University of Minnesota
University Relations
Our Brand: How to Convey It
http://www.umn.edu/brand

Our Brand: How to Convey It.

May 2009 Archives

When the review process for the WWW publishing policy began, we realized that this policy should expand to cover more than just the Web. All electronic communications needed to be represented, just as they are on the eCommunication Standards site. With that in mind, some sections of the policy are being updated and new sections are being created.

The sections that are being updated and clarified include the paragraphs about sponsorship, the online advertising space paragraph, and the paragraph related to use of personal Web space. We are discussing the sponsorship issue with a number of colleges and centers. The two main questions related to sponsorship are branding (can the site be in the University templates?) and site location (should the site be on a umn.edu server or should it be a .org?). We are talking with OIT about personal Web space on central servers vs colleges providing personal Web space to their students, faculty, and staff.

New sections that are being written and discussed include those on social networking; audio, video, and slide shows; and mass e-mail. We already have an extensive amount of information regarding mass e-mail on the eCommunication Standards site. Some of that will make it into the policy, particularly the information on the Mailing Lists page.

To help units easily identify what is required, a bulleted list of requirements—similar to what can be seen on the first page of the current policy—is being created for each type of communication.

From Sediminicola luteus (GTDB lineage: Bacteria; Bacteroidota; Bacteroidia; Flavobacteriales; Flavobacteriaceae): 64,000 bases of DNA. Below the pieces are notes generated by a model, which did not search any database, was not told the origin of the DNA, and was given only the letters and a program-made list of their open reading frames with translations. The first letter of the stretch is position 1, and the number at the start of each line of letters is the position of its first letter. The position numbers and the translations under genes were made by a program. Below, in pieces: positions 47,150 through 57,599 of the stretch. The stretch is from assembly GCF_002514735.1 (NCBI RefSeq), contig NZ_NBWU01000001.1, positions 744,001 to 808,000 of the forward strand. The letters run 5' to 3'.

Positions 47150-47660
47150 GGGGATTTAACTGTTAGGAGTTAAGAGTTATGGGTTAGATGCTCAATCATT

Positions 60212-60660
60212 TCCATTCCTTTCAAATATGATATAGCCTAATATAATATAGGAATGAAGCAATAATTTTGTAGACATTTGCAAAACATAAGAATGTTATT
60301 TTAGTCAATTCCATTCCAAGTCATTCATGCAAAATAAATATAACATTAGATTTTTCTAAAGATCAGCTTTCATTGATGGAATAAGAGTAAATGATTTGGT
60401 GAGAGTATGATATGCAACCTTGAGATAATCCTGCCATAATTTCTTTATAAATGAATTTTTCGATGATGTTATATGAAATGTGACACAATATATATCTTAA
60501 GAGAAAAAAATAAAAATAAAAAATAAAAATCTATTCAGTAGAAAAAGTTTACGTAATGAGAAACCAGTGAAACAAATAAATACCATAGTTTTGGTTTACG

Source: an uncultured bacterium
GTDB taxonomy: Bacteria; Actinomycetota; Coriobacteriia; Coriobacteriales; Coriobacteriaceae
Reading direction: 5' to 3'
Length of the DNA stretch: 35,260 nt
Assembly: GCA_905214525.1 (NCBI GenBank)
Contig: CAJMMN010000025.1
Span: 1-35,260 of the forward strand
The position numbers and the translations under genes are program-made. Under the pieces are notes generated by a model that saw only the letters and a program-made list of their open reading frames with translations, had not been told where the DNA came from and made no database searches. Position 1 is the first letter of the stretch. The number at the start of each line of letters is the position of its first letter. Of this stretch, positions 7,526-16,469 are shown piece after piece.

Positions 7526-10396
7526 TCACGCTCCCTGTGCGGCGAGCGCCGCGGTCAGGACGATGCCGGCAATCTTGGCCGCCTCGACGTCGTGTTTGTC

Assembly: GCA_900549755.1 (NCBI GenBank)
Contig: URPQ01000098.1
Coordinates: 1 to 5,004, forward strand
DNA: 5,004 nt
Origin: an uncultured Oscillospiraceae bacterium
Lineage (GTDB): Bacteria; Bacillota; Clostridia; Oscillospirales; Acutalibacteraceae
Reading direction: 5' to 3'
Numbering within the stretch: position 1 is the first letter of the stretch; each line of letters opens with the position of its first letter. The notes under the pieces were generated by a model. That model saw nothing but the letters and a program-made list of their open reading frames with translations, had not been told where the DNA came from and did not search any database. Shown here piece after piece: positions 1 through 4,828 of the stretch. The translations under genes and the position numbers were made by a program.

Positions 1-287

We're still in the beginning phase of this policy change and, depending on when we're able to fit in the University's policy review schedule, don't anticipate having all the changes approved until fall '09 at the soonest. If you would like to share your thoughts on changes to the WWW publishing policy, please comment here or send an e-mail.

Just What is Social Networking?

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The investigation into guidelines for use of social networking sites by University units is moving along. One of the items we're discussing is a definition of "social networking." We all agree that sites like Facebook, Twitter, and MySpace obviously fit the criteria. But what about a listserv or a forum discussion? Does the ability to Digg a site have anything to do with social networking?

Webster's defines social networking as " the use of a website to connect with people who share personal or professional interests, place of origin, education at a particular school, etc." This definition limits social networking to Web sites, so a listserv would not qualify.